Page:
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FTX founder Sam Bankman-Fried leaves court, in New York, on July 26.Mary Altaffer/The Associated Press

Sam Bankman-Fried plans to testify in his own defense at his criminal fraud trial, after his closest associates blamed the former billionaire for the collapse last November of his now-bankrupt FTX cryptocurrency exchange.

In a Wednesday telephone conference with U.S. District Judge Lewis Kaplan, who oversees the case in Manhattan federal court, Bankman-Fried’s lawyer Mark Cohen said the defense planned to call three other witnesses to testify briefly after prosecutors finish presenting their case.

“And our client is also going to be testifying,” Cohen said.

Taking the stand could allow Bankman-Fried, who has pleaded not guilty to fraud and conspiracy charges, to tell jurors face-to-face that while he made mistakes running FTX, he never intended to steal customers’ money.

Testifying carries significant risks, and will likely subject Bankman-Fried, 31, to a tough cross-examination by prosecutors armed with documents, messages and testimony from cooperating witnesses they can use to attack his credibility.

Still, Bankman-Fried’s penchant for risk and willingness to publicly discuss the case following his arrest may reflect his confidence he can convince at least one of the 12 jurors that he did not intend to commit fraud, legal experts said.

Three former members of Bankman-Fried’s inner circle, who pleaded guilty and agreed to cooperate with prosecutors, testified that he directed them to commit crimes, and was aware his hedge fund Alameda Research had taken billions of dollars from FTX customers without their consent.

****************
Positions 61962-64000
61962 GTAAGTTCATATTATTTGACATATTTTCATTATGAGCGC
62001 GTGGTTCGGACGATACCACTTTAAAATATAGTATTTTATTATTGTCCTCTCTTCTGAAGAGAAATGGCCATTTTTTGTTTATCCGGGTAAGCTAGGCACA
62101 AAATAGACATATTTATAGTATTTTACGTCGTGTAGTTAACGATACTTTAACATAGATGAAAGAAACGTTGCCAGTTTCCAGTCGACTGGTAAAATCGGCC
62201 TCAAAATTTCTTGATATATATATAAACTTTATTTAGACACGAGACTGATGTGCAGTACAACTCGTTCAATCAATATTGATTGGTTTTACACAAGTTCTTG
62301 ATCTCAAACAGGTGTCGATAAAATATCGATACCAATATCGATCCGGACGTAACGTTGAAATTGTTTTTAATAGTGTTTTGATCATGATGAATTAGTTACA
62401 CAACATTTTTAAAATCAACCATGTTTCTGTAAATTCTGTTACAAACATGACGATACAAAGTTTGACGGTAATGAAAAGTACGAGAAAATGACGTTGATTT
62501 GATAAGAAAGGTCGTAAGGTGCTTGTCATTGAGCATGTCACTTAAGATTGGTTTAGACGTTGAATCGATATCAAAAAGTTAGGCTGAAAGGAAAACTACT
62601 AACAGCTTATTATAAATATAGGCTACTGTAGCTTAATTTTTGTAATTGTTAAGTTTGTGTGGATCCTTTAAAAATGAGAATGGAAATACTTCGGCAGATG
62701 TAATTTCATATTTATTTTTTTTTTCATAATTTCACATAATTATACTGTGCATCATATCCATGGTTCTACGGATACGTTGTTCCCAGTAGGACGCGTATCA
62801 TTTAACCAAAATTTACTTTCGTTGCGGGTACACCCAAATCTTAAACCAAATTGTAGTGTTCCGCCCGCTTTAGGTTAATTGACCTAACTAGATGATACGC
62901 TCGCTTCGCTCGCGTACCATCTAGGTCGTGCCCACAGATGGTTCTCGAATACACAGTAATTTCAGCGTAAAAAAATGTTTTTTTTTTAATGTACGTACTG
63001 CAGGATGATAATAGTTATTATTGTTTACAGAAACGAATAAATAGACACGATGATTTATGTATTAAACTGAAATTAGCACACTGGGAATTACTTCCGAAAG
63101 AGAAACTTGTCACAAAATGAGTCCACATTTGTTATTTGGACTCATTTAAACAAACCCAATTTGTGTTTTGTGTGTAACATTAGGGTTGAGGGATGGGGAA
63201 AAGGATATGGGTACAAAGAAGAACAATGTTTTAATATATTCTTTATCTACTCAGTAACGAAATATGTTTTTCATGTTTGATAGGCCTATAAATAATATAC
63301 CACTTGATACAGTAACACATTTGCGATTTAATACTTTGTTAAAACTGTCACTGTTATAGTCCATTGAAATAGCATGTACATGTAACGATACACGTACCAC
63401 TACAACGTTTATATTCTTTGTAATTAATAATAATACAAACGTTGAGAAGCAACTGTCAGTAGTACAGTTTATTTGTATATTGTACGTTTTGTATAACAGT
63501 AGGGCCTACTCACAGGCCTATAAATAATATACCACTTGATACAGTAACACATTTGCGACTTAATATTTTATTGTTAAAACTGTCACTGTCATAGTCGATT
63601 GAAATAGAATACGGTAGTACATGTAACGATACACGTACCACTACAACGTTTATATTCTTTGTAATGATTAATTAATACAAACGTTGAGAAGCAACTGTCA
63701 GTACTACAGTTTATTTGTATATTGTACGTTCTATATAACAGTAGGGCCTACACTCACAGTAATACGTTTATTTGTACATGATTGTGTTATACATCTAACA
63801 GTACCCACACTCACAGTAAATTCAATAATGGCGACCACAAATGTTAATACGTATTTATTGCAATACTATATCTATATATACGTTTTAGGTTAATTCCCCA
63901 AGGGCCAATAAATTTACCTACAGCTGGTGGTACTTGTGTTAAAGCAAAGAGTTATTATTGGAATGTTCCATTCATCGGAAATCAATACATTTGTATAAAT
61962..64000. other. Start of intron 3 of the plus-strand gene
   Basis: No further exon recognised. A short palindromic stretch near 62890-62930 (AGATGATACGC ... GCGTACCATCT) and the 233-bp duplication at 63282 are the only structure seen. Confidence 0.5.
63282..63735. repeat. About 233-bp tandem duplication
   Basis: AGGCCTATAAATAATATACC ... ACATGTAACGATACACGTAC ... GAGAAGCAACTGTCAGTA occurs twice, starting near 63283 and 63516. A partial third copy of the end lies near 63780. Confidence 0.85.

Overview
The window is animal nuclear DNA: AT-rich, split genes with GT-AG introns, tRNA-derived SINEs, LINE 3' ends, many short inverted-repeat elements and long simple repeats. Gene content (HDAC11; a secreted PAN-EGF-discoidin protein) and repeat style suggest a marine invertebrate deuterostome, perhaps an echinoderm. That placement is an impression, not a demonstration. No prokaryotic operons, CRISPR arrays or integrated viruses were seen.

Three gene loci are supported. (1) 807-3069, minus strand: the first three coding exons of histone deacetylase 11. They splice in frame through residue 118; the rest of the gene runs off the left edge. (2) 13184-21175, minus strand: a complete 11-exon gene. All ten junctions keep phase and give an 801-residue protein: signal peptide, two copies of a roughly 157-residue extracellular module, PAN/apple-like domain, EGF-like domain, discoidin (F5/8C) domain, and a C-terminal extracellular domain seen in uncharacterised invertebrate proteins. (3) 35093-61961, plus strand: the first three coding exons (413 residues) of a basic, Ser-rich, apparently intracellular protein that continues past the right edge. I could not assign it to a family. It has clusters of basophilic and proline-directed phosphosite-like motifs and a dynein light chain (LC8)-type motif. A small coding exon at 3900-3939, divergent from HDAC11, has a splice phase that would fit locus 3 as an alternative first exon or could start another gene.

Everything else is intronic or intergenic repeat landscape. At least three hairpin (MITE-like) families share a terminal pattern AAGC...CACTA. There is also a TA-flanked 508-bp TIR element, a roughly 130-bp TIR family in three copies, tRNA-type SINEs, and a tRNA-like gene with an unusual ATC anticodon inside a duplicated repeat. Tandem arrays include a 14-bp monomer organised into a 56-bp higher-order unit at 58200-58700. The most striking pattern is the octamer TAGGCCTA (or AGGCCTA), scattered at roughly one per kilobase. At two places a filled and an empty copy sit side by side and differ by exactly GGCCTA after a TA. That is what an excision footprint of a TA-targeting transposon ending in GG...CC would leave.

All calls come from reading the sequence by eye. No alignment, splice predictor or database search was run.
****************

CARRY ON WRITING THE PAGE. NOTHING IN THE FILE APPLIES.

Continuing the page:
Prosecutors have said Bankman-Fried used that money to prop up Alameda, make speculative investments, and donate more than $100-million to U.S. political candidates and campaigns.

In the three weeks since the trial began, they have tried to prove that Bankman-Fried intended to defraud his customers, Alameda lenders and FTX equity investors.

Defense lawyers have said some activities that prosecutors said amounted to theft of customer funds, such as granting Alameda special privileges to trade on FTX, were reasonable business decisions for Bankman-Fried to make at the time.

They have also sought to blame FTX’s collapse on Bankman-Fried’s inner circle, including his former girlfriend and Alameda chief executive Caroline Ellison, saying they tailored their testimony in the hope of receiving lenient sentences.

On the witness stand, Bankman-Fried may have to address testimony that he had spoken with former colleagues about Alameda’s huge debts to FTX customers.

He may also have to explain text messages previously shown to jurors, indicating he knew about the funds shortfall when he posted on Twitter that FTX was “fine” just days before the exchange’s demise, even as withdrawals were mounting.

Cohen said the other defense witnesses could include a database expert, a records custodian, and Christina Rolle, the chief securities regulator in the Bahamas, where FTX had been based.

Prosecutors expect to rest their case on Thursday morning. Cohen said the defense could wrap up its case on Friday, depending on how long cross-examination by prosecutors lasts. Closing arguments could begin as soon as Monday.

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